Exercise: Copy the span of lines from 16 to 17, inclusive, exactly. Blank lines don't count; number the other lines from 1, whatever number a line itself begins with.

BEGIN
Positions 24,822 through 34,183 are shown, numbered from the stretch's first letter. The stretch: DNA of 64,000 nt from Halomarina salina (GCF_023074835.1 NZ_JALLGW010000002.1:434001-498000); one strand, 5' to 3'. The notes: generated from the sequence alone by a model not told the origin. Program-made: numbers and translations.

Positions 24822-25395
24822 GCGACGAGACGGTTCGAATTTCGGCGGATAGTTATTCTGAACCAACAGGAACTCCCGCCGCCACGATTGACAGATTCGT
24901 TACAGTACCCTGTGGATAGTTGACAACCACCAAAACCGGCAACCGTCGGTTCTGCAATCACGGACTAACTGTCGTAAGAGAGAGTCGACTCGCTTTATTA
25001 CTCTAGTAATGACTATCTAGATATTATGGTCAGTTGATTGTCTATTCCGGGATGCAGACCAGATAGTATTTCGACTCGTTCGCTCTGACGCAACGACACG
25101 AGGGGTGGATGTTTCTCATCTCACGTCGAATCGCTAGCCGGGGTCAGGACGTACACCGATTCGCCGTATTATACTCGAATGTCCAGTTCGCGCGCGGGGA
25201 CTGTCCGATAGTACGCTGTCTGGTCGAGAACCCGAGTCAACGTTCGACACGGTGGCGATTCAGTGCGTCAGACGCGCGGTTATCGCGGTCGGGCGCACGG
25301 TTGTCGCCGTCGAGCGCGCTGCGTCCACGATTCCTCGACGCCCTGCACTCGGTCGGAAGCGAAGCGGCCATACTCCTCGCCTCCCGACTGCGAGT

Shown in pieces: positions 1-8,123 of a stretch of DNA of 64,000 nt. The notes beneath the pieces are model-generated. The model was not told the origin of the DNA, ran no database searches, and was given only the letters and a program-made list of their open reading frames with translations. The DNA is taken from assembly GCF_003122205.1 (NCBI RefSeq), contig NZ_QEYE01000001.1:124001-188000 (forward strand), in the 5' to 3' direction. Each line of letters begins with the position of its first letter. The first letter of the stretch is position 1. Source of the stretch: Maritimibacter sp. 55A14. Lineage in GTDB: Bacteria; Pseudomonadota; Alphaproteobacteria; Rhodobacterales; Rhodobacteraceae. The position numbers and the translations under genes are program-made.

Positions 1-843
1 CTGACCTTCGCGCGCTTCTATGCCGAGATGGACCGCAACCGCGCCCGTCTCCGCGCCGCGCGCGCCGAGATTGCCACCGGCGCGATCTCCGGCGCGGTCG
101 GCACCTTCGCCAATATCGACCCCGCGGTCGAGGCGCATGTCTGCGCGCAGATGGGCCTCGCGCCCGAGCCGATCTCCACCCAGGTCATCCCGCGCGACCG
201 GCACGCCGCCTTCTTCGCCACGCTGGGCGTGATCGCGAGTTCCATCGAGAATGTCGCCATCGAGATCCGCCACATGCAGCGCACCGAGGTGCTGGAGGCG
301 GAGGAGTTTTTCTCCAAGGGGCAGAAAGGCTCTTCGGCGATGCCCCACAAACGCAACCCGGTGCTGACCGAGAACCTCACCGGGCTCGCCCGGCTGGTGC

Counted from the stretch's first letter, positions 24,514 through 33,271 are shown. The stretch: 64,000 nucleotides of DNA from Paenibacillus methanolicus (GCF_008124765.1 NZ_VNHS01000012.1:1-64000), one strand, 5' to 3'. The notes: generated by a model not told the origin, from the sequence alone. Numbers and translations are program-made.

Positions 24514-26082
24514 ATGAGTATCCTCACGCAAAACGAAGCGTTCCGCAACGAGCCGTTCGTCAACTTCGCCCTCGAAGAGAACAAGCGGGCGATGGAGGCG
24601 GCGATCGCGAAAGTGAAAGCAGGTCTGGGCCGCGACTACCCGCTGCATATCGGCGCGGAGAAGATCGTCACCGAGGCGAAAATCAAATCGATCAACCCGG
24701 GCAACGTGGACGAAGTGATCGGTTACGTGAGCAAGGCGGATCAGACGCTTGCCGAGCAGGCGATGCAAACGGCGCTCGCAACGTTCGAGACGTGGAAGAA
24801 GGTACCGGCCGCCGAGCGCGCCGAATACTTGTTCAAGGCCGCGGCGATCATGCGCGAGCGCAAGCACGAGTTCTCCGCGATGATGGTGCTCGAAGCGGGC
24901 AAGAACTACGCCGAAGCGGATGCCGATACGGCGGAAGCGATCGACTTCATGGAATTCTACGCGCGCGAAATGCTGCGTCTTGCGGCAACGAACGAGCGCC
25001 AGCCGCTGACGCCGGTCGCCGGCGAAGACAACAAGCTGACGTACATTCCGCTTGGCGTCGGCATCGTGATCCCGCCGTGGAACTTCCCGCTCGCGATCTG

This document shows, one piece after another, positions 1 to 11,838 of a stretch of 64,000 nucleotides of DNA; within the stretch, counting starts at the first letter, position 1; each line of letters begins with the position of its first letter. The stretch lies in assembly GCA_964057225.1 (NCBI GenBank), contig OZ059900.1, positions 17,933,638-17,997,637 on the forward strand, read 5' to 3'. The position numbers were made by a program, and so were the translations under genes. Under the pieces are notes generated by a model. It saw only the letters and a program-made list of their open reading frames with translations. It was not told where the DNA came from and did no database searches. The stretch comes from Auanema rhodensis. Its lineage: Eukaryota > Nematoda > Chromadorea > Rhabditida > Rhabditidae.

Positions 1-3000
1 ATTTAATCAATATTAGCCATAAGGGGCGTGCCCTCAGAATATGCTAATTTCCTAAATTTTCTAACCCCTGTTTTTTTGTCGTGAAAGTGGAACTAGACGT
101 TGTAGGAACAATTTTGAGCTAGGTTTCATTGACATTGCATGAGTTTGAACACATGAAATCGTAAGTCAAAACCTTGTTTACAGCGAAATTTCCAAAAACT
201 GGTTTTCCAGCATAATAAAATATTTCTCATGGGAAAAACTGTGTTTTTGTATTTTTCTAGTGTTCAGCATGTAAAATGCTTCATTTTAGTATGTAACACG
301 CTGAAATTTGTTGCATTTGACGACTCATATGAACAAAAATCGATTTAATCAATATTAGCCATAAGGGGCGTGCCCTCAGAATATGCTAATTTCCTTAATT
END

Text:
Positions 24514-26082
24514 ATGAGTATCCTCACGCAAAACGAAGCGTTCCGCAACGAGCCGTTCGTCAACTTCGCCCTCGAAGAGAACAAGCGGGCGATGGAGGCG